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Do not let the cyberbully on Twitter win!
Removing and getting rid of cyberbullying tweets and defamatory posts is always the best policy, and our eBook and video guides detail how to do this thoroughly.
However, sometimes, the cyberbully will then simply create another Twitter account and begin posting again. Some people never learn. But if this happens the likelihood is that the cyberbully will have very few, if any, followers – and most of the few followers will probably be automated follow back computer accounts, in other words, not human.
So no-one is following the posts, but still, they keep appearing and you want to ensure no-one will chance upon them. In this scenario, burying the unpleasant Tweets under a barrage of pleasant Tweets is the way to go. There’s one piece of software we recommend, and use, to achieve this. www.twitterfeed.com allows you to create automated RSS feeds which can post lots of relevant non-spammy targeted news articles every day. When you keyword this content with hashtagged words and phrases which match those used by the cyberbully, the cyberbully will have no chance of competing. Add RSS feeds relevant to your location and consider the amount of frequently updated content and you can ensure that Twitter’s search results (and therefore anything picked up by search engines) will only include your Tweets – the cyberbully’s tweet won’t be frequent, relevant or hashtagged enough to compete with your content.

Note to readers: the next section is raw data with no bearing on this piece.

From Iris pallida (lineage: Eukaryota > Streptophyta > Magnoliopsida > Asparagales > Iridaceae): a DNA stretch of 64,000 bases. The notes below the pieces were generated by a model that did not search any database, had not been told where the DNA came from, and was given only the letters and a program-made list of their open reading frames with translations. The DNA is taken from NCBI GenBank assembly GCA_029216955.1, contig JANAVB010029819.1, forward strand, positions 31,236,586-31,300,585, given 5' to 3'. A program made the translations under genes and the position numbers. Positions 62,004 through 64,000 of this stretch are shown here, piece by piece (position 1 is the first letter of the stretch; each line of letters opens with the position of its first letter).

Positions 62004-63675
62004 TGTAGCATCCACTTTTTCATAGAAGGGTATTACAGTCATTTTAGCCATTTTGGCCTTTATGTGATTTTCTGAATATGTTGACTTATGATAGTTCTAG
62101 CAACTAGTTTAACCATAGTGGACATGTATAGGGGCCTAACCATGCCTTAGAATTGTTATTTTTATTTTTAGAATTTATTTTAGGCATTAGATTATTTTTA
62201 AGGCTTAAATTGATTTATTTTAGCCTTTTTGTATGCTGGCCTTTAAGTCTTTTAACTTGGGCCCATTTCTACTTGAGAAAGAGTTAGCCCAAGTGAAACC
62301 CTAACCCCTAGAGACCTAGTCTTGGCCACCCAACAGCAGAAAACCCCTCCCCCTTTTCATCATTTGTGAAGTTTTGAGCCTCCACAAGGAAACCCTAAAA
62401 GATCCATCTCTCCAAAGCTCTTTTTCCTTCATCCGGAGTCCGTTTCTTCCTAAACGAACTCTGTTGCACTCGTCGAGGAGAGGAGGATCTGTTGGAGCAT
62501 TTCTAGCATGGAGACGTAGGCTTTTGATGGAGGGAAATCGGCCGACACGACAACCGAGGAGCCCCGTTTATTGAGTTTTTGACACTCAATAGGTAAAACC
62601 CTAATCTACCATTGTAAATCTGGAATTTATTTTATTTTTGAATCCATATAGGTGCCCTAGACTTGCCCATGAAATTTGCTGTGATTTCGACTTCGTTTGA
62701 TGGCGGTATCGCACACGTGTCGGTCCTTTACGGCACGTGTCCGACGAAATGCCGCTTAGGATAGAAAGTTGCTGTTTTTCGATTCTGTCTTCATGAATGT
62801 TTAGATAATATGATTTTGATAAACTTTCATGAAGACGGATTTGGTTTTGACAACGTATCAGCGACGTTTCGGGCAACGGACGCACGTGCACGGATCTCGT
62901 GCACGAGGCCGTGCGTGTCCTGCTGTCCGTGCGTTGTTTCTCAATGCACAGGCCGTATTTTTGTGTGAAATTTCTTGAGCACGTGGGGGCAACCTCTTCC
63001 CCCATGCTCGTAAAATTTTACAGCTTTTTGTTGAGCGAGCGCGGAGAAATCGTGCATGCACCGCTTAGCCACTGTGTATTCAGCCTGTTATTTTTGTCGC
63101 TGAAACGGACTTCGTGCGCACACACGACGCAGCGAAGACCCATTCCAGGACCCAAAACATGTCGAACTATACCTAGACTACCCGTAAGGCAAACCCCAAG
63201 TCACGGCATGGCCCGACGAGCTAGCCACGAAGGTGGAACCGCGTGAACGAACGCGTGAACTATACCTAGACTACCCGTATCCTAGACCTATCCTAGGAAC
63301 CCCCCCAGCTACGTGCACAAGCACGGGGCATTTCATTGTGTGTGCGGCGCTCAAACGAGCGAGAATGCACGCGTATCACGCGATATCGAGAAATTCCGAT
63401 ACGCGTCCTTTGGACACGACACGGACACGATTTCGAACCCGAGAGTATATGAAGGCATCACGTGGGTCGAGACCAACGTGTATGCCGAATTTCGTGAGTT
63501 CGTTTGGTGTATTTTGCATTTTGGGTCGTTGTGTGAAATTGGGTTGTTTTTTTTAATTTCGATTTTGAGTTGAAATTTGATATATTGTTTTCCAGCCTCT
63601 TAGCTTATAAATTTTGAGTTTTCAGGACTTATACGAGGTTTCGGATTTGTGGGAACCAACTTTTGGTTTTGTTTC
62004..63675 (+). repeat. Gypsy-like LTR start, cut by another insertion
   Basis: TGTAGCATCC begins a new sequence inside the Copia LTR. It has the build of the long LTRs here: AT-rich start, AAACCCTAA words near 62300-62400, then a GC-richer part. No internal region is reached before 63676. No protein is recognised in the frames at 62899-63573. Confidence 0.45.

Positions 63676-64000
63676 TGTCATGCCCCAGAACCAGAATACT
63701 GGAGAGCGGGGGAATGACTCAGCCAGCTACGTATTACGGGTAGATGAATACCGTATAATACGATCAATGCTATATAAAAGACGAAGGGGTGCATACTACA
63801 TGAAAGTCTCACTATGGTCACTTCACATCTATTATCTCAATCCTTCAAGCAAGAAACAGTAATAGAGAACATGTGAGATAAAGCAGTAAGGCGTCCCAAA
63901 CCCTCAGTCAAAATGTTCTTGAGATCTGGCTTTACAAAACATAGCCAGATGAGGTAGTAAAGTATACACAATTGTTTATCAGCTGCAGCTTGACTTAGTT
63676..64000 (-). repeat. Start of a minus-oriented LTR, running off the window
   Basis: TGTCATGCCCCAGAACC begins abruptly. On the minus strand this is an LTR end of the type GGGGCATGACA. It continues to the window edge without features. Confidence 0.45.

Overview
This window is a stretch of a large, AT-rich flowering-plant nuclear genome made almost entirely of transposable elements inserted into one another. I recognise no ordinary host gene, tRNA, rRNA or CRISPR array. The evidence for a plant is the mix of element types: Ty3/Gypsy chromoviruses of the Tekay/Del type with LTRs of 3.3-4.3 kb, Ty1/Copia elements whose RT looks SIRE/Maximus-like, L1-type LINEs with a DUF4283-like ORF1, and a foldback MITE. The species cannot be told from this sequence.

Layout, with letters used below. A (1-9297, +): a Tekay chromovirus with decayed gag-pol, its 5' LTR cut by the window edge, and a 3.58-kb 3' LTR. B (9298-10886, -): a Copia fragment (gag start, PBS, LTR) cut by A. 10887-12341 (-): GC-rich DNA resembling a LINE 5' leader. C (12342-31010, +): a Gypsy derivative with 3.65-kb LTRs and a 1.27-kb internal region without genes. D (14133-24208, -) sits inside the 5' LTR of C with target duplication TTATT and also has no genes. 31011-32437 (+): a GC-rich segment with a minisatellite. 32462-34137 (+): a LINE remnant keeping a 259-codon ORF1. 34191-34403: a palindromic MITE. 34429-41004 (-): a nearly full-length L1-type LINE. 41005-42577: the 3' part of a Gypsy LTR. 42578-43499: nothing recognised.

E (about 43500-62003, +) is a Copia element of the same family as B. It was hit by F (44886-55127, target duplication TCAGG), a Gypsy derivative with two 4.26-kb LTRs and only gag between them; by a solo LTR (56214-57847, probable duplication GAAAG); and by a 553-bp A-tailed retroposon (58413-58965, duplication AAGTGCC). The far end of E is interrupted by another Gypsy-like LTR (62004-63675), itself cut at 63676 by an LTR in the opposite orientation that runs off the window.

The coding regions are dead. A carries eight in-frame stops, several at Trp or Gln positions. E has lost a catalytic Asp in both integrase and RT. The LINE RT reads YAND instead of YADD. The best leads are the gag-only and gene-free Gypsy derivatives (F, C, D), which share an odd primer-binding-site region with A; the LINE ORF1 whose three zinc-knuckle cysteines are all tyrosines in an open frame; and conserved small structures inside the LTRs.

To find sources for relevant news, use either Google or Bing. Bing is better. Goes to the news tab and search for news articles relevant to your profile, location, area, or whatever your cyberbully is tweeting about. Use the “advanced” search features to limit the results by time, country, etc. When the results appear, someone on the search page there will be an “RSS” button. On bing.com it’s near the top, on Google, it’s at the bottom. Right-click and copy the link address. This is the “feed address” you will need to paste into TwitterFeed. TwitterFeed will then automatically pick out any new items which match this search, without you having to do anything.
Not only that, in the advanced options, Twitterfeed allows you to add hashtag keywords to each item posted. So, if your cyberbully troll is tweeting incessantly that you are an “X” who does “Y” in the location of “Z”, you can add the hashtags “X”, “Y” and “Z” to every relevant tweet that is pushed via your profile. The result will be that your tweets will appear on searches, and the cyberbully’s tweets will not.
This method of dealing with your Cyberbully works within Twitter’s rules and doesn’t involve any contact or engagement with your cyberbully. It may be the case that your troll simply doesn’t realize that his/her tweets are not appearing on searches, are not being indexed and are not being read by anyone; leaving the cyberbully safely deluded in their own world and not affecting you.